Just a thought…
I remember when 9/11 occurred I was teaching a journalism class when another teacher came in and said a plane had hit the World Trade Centers. We had a TV in the room, and I immediately flipped it on and we started watching as Aaron Brown tried to make sense of what was happening. After a couple of seconds, I told my kids to take out their notebooks and begin jotting down key quotes, interview names, etc. as the pieces began to trickle in. It was a mistake on my part, I realized, as the gravity of the event began to grow and settle in. At some point, I told them to put their notebooks away, that this wasn’t a great time for an exercise, and we watched until the TV feed was cut by our superintendent. Still, for the next couple of weeks after the dust cleared a bit, I threw out the curriculum, and we divvied up the pieces of this complex story and followed them, reported to one another and the school about what was happening, and worked through our emotions in the process. We learned a lot about the world and the times as they presented themselves.
I’m not in a classroom any longer, but moments like the one we’re in right now I wish I was. We are watching a slow unfolding of history as opposed to that day seven years ago that came at us in such a rush. In the midst of all of this angst and uncertainty that we’re dealing with, there are a host of teachable moments that would serve to make all of our kids better, more able, more functional citizens. I’m sure there are more, but how about these topics, just for a start:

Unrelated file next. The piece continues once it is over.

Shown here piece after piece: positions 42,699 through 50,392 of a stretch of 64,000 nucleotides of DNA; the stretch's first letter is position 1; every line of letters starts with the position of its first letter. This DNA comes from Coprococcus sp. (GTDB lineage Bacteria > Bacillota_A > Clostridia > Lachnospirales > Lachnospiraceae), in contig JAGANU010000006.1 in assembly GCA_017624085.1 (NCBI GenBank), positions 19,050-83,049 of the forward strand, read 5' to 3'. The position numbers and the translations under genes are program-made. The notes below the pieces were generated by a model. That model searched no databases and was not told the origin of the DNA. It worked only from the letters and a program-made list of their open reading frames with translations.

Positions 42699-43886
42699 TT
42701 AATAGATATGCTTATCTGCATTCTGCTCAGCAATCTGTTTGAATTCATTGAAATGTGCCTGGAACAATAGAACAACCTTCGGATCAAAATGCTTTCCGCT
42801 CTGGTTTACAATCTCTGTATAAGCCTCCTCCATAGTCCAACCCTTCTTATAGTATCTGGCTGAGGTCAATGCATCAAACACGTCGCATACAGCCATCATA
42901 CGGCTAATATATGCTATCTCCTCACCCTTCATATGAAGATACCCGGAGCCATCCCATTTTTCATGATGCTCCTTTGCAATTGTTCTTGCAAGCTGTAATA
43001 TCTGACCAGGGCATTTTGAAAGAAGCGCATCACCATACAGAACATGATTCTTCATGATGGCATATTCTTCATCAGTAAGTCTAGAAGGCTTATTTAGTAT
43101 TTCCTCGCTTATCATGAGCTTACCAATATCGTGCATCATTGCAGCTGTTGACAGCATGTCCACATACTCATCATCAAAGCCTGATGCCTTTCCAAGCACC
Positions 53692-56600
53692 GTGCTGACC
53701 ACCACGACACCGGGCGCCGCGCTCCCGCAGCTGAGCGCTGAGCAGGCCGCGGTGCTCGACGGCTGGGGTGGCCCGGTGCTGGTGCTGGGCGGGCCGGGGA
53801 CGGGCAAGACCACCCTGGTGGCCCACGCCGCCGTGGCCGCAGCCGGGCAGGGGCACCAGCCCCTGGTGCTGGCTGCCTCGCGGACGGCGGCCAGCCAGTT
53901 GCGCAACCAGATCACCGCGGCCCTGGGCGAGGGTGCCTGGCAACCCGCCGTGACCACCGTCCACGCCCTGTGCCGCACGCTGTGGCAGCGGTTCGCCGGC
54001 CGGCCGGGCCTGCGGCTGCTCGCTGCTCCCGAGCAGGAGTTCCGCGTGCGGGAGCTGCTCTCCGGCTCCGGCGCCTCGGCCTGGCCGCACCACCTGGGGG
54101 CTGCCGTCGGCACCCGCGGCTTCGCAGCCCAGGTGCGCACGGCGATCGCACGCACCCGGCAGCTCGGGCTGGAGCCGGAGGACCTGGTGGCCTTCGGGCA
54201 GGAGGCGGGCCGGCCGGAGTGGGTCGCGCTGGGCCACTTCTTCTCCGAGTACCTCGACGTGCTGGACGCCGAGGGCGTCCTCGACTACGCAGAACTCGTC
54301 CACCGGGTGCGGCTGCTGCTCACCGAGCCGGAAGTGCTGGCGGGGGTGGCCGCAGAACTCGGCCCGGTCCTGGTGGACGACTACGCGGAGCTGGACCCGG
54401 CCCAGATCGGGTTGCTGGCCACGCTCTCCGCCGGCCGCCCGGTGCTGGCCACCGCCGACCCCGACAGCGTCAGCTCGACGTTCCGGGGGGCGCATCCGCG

- How mortgages work
- What credit is
- What the tax code is
- The intricacies of borrowing money
- Investing in the stock market
- Balanced budgets
- What debt, both personal and national, is
- The political process (or lack thereof) of the two Houses of Congress
- The electoral college
- Truth in advertising
- Vetting of expertise (as in talking heads)
- The “Global Economy” and our effects on it
Please feel free to add your own in the comments if you like, but I wonder how many teachers are throwing out the curriculum at this point and focusing on real events that have real consequences. (Here is one example by a social studies supervisor who I used to teach with back in the day.) If we’re not doing it now, when?
One last point. This is a perfect time to teach our kids “editing” as well. I’m still struggling with this whole debacle in terms of what it means for the average person. This morning on the news, I heard one “expert” put it simply: if credit dries up, the economy stops. In other words, if banks don’t have money to lend, not only will we not get loans, our credit cards will be pretty much useless, and cash on hand will be king. If that’s true, inaction could be really, really costly, which is what many seem to be saying. But who do we trust at times like these? We have to teach ourselves and our kids how to answer that question.
Wouldn’t it be nice if we had a president who was a teacher as well? I think the times demand it.